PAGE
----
Enter theodicy, which literally means (in Greek) ‘divine justice’. It is now a field much reduced from its late 17th century heyday. Theodicy exists today as a boutique topic in philosophy and theology, where it’s limited to asking how God could allow so much evil and suffering in the world. But originally the question was expressed much more broadly to encompass issues that are nowadays more naturally taken up by economics, engineering and systems science – and the areas of biology influenced by them: How does the deity optimise, given what it’s trying to achieve (i.e. ideas) and what it’s got to work with (i.e. matter)? This broader version moves into ID territory, a point that has not escaped the notice of theologians who nowadays talk about theodicy.

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Book Review: Slaughter of the Dissidents

I just got through reading Slaughter of the Dissidents, and I must say, it is fantastic. I was a little skeptical at first, simply because the title of the book was so extreme. After reading it, I still think that the title is extreme (there are real slaughters of people happening in different parts of the world), but I can see why it was chosen – the extent to which Darwin skeptics are being persecuted in academic environments is simply astonishing.
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A high school biology textbook in use in 1917 said this: …

Read it and try to guess which one: Promise you won’t cheat by Googling this quote. Or if you do, fine, but don’t post an answer that makes it sound like you had figured out the origin using brain power or historical knowledge or such. I’ll find you out eventually, because you won’t be anywhere near that smart later, when Google can’t help you: Improvement of Man. – If the stock of domesticated animals can be improved, it is not unfair to ask if the health and vigor of future generations of men and women on th earth might not be improved by applying to them the laws of selection. Eugenics. – When people marry there are certain things that Read More ›

A friend’s Google alert for evolutionary psychology …

I remember science in Grades Eleven and Twelve. It was about measuring things accurately, estimating according to fixed rules, and - above all - understanding how the laws of physics and the periodic table worked. If I were a Darwinist trying to make some order in my life and career, I would begin by banishing "evolutionary psychology" from any pretense whatever to be a science. I do not know what they can lose, but I can sure see what they would gain. Read More ›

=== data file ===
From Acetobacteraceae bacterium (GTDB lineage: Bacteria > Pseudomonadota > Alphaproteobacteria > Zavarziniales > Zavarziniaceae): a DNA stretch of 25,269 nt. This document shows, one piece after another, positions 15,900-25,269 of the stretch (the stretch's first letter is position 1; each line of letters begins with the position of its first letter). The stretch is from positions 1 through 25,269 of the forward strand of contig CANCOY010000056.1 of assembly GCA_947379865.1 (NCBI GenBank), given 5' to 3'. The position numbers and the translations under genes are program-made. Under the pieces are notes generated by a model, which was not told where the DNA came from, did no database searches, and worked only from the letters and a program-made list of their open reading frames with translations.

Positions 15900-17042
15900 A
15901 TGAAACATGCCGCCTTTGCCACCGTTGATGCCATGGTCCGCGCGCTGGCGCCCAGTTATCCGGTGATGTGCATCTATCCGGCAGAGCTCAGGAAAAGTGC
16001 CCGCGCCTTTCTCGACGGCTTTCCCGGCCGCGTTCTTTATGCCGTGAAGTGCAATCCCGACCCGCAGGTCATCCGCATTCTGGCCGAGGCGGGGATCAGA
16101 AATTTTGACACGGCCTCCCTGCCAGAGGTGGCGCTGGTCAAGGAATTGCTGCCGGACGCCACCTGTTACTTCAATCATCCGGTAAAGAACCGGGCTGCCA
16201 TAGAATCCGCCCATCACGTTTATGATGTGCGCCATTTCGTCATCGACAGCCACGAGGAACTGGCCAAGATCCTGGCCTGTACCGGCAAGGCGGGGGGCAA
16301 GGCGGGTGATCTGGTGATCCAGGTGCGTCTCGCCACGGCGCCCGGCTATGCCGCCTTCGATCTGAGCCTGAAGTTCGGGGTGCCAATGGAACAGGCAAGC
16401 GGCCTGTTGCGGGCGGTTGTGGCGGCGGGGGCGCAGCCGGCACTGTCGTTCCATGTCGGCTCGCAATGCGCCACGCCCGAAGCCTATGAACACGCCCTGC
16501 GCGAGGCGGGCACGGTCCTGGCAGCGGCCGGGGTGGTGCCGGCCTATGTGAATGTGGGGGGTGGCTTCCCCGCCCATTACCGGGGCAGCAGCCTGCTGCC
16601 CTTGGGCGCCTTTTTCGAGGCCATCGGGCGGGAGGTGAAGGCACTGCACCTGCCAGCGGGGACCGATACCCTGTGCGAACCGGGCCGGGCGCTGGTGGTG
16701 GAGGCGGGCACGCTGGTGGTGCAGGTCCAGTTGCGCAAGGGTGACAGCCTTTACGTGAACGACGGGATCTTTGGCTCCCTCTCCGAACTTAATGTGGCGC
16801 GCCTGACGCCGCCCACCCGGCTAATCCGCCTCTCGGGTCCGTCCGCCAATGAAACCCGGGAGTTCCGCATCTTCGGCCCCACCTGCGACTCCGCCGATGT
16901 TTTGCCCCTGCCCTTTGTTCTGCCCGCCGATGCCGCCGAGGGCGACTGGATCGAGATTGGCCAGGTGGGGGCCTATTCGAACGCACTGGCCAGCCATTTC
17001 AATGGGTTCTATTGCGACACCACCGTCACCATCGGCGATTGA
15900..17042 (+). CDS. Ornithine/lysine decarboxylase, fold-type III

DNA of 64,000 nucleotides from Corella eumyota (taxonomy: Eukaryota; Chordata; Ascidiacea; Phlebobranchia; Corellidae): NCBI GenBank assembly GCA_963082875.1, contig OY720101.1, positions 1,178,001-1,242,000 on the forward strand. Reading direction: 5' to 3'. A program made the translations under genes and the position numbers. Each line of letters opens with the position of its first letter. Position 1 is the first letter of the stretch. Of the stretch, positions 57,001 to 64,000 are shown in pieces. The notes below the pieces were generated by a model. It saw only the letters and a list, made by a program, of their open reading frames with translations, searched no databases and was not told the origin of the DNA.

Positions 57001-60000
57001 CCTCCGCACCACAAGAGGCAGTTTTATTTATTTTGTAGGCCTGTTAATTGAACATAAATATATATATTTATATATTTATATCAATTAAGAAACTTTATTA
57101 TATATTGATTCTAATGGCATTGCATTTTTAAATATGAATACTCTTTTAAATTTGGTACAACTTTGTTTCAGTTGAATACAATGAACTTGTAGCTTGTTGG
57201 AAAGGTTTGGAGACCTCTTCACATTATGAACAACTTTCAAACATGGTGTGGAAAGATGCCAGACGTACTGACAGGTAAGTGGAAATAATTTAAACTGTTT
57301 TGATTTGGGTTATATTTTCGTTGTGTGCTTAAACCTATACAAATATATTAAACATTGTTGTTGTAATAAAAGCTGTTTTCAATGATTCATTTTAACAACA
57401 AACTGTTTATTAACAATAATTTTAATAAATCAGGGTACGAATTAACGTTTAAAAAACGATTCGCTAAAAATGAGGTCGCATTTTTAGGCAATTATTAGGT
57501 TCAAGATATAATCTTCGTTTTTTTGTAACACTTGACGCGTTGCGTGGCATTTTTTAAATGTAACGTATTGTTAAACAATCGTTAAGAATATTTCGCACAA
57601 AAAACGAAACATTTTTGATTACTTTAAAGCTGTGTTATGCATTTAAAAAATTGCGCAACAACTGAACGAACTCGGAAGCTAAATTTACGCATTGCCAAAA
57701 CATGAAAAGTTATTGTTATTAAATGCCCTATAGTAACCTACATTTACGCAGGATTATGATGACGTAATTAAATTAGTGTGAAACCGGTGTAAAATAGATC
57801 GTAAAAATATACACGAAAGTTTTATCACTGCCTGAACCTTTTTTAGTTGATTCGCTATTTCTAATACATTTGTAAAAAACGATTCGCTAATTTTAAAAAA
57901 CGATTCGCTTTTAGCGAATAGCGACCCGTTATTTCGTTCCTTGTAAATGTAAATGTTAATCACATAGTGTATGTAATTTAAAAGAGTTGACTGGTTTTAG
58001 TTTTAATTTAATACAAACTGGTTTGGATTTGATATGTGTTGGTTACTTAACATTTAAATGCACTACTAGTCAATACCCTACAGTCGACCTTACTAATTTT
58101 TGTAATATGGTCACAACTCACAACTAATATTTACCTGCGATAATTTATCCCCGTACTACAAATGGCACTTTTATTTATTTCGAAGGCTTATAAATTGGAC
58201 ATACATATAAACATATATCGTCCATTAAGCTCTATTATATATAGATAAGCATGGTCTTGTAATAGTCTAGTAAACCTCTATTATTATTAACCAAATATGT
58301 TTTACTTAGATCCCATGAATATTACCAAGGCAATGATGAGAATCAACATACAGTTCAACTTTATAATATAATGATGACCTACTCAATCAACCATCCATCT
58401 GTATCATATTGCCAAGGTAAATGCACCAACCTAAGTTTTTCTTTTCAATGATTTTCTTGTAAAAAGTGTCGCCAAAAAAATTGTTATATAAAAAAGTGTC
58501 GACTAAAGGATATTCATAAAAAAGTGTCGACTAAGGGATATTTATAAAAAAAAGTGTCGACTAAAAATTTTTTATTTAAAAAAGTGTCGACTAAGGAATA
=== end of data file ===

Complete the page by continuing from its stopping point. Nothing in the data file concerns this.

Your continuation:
The new atheists: Santa’s sleigh came and went, and never gave them what they needed

In The Ottawa Citizen, Robert Sibley advises

From New Age cults to murderous fundamentalism, these are dark times for religion, and the ‘new atheists’ are in the ascendant. The problem with their movement is that they don’t understand the source of their hostility … (December 26, 2008)

Oh? In the ascendant? In the legacy mainstream media, maybe, but not in the world at large.

In fact, this year – for the first time in a long while – I noticed a decisive pushback against their efforts to stop people from saying “Merry Christmas!”

Be a Christian, don’t be a Christian, … it’s your choice. But December 25 is Christmas Day. In Canada, both December 25 and December 26 are statutory holidays – and pretty popular ones, too, so you need to keep that fact in mind if you intend to try litigation. No one is going to thank you for forcing them to work on one of those days, if they are not in an essential service field.

Anyway, I don’t think the new atheists’ movement is really going anywhere because what they don’t have is any important new ideas.

I mean, once you get past Richard Dawkins explaining to Ben Stein in Expelled that space aliens might have created life – but not God – or Lee Smolin’s zillions of flopped universes, theirs are not new ideas that we can compare with, say, the discovery of neuroplasticity in the brain.